In fact, if I fancy a change in direction, I might just check out some of those castings myself. Who knows, I might yet manage to land a part, playing 'astonished observer of Clooney's getaway' or 'fifth-lady-in-waiting to Anne Hathaway'.

A bit like going to a party without the booze: you know a lot of the people and you stand around and chat.

What's not to like?

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Thanks for reading,
Hugs & xx,

Monday, 16 May 2016


                                        Summer's here: Drop everything and make the most of it.

THE Irish Summer has officially arrived. And there's not a hint of irony in that statement.

In this part of the world, The Irish Summer is a thing. People talk about it in shops while they're queuing to buy their sausages for the barbeque.
"It's to clear later on, is what I've heard. About a quarter past five, that rain is going to pass over completely. You'll have about half an hour then to cook all that stuff on the barbeque, but don't even bother cleaning off the patio table. You'll be eating inside."

We did think that it had arrived about two weeks ago. But in fact, it only lasted a day. People went a bit mad. One radio broadcaster even reported that a little caf√© in a Dublin seaside town closed unexpectedly. The hastily-scrawled sign on the door read: Gone to the beach.

You'll never get a straight answer from an Irish person

We never actually say that we're having a bad Summer, of course. Unless we're really having a bad Summer. Like the year where it rained steadily almost every single day for two months.

Parents of young children spent the school holidays in the cinemas and shopping centres. Parents of teenagers almost had nervous breakdowns. Either way, it proved an expensive monsoon.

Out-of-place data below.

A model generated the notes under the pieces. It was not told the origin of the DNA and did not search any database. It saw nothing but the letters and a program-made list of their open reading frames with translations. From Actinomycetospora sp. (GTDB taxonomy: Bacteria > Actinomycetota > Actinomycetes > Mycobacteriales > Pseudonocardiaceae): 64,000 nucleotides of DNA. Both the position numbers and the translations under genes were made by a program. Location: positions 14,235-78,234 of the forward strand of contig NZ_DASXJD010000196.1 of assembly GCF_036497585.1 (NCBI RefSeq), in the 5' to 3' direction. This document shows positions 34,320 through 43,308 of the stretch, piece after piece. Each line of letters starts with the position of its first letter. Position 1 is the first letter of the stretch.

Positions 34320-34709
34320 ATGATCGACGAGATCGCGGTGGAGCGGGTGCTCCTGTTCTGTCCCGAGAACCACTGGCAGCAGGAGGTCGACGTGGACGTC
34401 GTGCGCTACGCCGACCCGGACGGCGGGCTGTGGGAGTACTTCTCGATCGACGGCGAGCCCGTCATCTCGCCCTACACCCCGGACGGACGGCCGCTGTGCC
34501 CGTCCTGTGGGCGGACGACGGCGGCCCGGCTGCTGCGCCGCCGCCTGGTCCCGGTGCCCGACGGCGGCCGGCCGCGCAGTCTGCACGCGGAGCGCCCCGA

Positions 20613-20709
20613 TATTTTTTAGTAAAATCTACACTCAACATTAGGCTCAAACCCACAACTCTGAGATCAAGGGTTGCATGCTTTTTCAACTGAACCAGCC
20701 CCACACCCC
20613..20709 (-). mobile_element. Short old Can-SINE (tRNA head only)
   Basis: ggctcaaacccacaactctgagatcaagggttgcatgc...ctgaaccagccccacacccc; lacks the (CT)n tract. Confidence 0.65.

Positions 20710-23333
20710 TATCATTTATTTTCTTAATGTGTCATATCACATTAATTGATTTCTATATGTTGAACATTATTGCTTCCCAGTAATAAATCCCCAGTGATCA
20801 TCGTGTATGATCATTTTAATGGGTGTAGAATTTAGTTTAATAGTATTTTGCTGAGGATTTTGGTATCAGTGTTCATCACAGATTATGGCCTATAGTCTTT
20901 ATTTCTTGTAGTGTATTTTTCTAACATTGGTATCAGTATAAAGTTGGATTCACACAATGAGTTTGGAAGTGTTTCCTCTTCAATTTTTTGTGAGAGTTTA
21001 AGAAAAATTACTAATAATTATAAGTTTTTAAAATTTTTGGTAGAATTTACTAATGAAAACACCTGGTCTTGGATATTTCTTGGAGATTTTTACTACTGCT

Mostly, we use euphemisms to describe our weather. We like to tell people that our climate is temperate. That's actually a word we're all taught in school, and our meteorologists throw around a lot. It means that there's no extremes.

We're never going to be dying of a heat wave in July, no more than we're going to have snow for months on end during the Winter.

Because we're all so used to this half-hearted weather, you'll never get a straight answer from an Irish person about the Irish weather.
     "The wife and I are thinking about coming over to your gorgeous country next May. What will the weather be like?" I heard an American man ask an Irish woman in an airport queue last year. From the woman's accent, I knew she was from Cork. They tend to get slightly better weather down there.
     'Where would you be thinking of going?' she asked.

There was a slight pause, and then the reply.
     'Well, we're planning to see the whole country. We'll have four days.'
     'You'll hardly see the whole of Ireland in four days, but usually the South-East gets better weather than the rest of the country. Although if you're up in Donegal, or out on the islands, and you get a bit of sun, you could be anywhere.'

The Irish Summer is always "middlin"

Two things. First, any Irish person will look at you as if you've grown another head, if you announce that you're going to see the whole of Ireland in four days.

Second, The Irish Summer is always middlin'. We're very cagey. God forbid that we'd lead you astray.
Prospective tourist: 'What sort of weather did you have in Ireland last Summer?'
Native: 'Middlin'.'

When pushed, we might be persuaded to say 'middlin' good' or 'middlin' bad'.
You will, of course, be left none the wiser.

So, here's the truth. If you're thinking of coming to Ireland this Summer, on any given day, you'll need the following:
1. Waterproof shoes.
2. Sandals.
3. Rain jacket and umbrella.
4. Sunglasses and possibly sunhat.
5. Warm fleeces.
6. T-shirts, shorts & sunscreen.

We don't, however, boast 40 shades of green for no reason. The weather service here is affectionately known as "Wet √Čireann." This was Irish reporter Teresa Mannion's recent water-cooler moment.*

But right now, on Monday, May 16, the sun is shining. The sky is blue. Irish people the country over, are dusting off last year's sombreros, and exposing blue-white limbs.

The land of shivering saints and freckles beckons.

See you on the beach.

* Credit: RTE News.

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Have a wonderful week,
Thanks for reading,
Hugs & xx,

Monday, 9 May 2016


GOOD Morning, everyone,

I'm really excited today, because instead of my usual fortnightly column, I'm starting a week-long blog tour, with a $25 #Amazon voucher #GIVEAWAY.